The term producer gas has different meanings in the USA and UK.
Producer Gas is a generic term referring to:
- Wood gas: produced in a gasifier to power cars with ordinary internal combustion engines.
- Town gas: manufactured gas, originally produced from coal, for sale to consumers and municipalities.
- Syngas: used as a fuel source or as an intermediate for the production of other chemicals.
In old movies and stories, when describing suicide by "turning on the gas" and leaving an oven door open without lighting the flame, they were talking about producer gas. It was odorless and poisonous. Modern 'natural gas' used in homes is far less toxic, and has an onion-like scent added to it for identifying leaks.
In the UK, producer gas, also called suction gas, specifically means a fuel gas made from coke, anthracite or other carbonaceous material. Air is passed over the red-hot carbonaceous fuel and carbon monoxide is produced. The reaction is exothermic and proceeds as follows:
- 2C + O2 → 2CO
The nitrogen in the air remains unchanged and dilutes the gas, giving it a very low calorific value. After "scrubbing", to remove tar, the gas may be used to power gas turbines (which are well-suited to fuels of low calorific value), spark ignited engines (where 100% petrol fuel replacement is possible) or diesel internal combustion engines (where 40% - 15% of the original diesel fuel is still used to ignite the gas ). During World War II in Britain portable plants were built in the form of trailers for towing behind commercial vehicles, especially buses, to supply gas as a replacement for petrol (gasoline) fuel. A range of about 80 miles for every charge of anthracite was achieved.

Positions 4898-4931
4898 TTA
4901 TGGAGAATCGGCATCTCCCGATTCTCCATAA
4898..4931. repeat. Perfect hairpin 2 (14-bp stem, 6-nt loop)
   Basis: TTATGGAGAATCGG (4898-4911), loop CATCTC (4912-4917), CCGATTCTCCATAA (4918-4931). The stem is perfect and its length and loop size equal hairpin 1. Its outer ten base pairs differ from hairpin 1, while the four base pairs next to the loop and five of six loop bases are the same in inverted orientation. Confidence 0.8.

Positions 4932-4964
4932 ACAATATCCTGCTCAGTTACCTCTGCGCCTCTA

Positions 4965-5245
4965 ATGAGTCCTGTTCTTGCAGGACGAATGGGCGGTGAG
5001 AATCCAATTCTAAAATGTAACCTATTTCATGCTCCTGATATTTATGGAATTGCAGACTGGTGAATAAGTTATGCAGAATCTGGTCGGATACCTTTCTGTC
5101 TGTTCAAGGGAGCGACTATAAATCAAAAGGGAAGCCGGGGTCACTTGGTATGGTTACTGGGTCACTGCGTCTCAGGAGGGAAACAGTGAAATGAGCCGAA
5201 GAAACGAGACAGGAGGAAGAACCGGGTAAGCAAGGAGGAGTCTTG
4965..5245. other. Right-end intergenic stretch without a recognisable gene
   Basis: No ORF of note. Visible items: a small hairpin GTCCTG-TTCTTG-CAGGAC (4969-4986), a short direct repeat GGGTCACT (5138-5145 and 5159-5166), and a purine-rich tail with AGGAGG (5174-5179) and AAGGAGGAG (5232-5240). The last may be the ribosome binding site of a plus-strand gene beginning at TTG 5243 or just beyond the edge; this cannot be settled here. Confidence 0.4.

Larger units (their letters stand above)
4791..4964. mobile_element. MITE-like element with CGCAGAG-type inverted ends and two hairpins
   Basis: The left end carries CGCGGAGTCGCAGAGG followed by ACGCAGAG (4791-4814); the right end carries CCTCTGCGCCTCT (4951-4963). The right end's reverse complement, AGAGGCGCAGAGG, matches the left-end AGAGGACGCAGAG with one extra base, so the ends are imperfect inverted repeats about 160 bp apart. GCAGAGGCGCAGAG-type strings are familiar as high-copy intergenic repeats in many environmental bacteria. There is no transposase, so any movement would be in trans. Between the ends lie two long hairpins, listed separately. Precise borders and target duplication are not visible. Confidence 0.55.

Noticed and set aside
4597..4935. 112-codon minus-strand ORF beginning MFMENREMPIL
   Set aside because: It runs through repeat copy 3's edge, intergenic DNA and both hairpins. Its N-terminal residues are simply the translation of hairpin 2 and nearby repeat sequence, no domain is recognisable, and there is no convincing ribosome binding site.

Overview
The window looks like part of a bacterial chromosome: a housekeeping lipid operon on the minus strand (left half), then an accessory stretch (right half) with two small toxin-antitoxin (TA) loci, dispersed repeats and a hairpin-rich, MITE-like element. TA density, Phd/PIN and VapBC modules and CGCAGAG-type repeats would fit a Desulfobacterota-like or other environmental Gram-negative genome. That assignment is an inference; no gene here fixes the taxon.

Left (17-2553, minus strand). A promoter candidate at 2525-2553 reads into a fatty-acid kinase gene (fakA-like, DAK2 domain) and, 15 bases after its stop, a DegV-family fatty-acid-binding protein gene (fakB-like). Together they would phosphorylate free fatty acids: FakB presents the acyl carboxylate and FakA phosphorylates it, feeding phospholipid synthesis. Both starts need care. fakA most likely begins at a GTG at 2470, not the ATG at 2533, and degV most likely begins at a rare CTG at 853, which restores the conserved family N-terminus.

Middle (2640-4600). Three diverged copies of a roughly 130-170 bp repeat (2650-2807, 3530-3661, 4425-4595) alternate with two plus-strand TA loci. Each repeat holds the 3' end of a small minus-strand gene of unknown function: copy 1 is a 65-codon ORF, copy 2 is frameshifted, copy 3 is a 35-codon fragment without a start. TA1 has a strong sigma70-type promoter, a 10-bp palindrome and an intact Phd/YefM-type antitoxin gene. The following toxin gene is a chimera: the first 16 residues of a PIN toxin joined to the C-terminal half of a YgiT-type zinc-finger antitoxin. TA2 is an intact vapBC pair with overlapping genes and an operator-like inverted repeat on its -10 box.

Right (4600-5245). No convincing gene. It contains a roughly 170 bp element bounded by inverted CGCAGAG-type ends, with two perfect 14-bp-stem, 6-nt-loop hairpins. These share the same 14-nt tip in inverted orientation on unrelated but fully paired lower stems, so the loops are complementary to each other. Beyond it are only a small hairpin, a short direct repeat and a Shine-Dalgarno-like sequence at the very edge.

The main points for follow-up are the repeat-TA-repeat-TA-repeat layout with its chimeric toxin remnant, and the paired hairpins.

Compact producer gas plants were also used in Europ during WW II by the Germans and others, as an alternative to using oil based fuels which were in short supply.
Kits were produced to enable tractors to run on Producer gas but power output was reduced due to the properties of the gas.
- wikipedia:Water gas
- Glossary Index
- Mellor, J.W., Intermediate Inorganic Chemistry, Longmans, Green and Co., 1941, page 211
- Adlam, G.H.J. and Price, L.S., A Higher School Certificate Inorganic Chemistry, John Murray, 1944, page 309
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